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The effects of music on spatial reasoning

  • Caterina Padulo
  • Nicola Mammarella
  • Alfredo Brancucci
  • Mario Altamura
  • Beth FairfieldEmail author
Original Article
  • 29 Downloads

Abstract

Studies on the effects of music on spatial reasoning report conflicting results. Some studies show slight effects, and others show no effects but few seem to replicate the strong findings of the first study published in Rauscher et al. Nature, 365(6447), 611–612, (1993). Nonetheless, the debate about the performance enhancing “Mozart effect” remains to be of great interest. In this study, we manipulated different physical parameters of sound traces (amplitude and frequency) to investigate whether particular dimensions may explain the enhancement effects found in spatial tasks following music listening. To this end, we asked 179 undergraduates and 183 older adults to listen to 5-min sound traces (Mozart KV 448, amplitude modulation tone, frequency modulation tone, white noise) and then complete a spatial reasoning task. In particular, results showed that repetitive frequency changes, as occurring in Mozart’s melodies or in a frequency modulation tone, enhance performance.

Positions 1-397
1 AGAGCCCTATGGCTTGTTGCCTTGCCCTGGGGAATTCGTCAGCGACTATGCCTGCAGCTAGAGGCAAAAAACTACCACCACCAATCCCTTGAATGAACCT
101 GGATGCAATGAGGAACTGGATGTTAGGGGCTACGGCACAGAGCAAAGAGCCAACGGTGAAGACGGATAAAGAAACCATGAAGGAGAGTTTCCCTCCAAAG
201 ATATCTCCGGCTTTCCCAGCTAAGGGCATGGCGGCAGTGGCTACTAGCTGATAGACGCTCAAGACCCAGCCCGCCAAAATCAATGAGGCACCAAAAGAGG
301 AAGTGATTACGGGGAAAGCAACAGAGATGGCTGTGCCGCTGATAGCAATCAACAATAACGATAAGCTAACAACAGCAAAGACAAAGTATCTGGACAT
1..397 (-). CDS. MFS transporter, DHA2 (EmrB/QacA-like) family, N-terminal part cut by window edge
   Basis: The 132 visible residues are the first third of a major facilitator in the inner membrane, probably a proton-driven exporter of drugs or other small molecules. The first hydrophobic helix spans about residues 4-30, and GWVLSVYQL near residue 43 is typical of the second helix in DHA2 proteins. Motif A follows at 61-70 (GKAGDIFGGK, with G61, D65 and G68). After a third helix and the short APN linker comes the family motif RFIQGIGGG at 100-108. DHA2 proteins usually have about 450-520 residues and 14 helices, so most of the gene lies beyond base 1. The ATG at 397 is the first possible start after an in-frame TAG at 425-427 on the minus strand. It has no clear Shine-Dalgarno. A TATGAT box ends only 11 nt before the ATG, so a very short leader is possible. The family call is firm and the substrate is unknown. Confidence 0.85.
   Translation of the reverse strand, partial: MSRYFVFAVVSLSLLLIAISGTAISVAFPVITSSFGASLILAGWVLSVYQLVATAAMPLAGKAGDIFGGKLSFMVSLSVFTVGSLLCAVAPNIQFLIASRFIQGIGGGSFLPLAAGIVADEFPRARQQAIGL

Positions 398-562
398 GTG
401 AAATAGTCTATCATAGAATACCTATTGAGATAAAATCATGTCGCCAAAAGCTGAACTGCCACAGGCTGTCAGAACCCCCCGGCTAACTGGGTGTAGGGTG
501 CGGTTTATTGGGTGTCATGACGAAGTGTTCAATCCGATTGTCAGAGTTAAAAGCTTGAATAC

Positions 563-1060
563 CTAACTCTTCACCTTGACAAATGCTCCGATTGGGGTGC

Notes

Author contributions

Conceived and designed the experiments: CP BF AB. Performed the experiments: CP BF. Analyzed data: CP BF. Wrote the manuscript: CP BF. Discussed results and provided comments: CP BF AB NM.

Funding

This research did not receive any specific grant from funding agencies in the public, commercial, or not-for-profit sectors.

Compliance with ethical standards

Conflict of interest

The authors disclose no conflicts of interest.

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Copyright information

© Springer-Verlag GmbH Germany, part of Springer Nature 2019

Authors and Affiliations

  1. 1.Department of Psychological, Health and Territorial SciencesUniversity of ChietiChietiItaly
  2. 2.CeSI-Met, University of ChietiChietiItaly
  3. 3.Psychiatry Unit, Department of Clinical and Experimental MedicineUniversity of FoggiaFoggiaItaly

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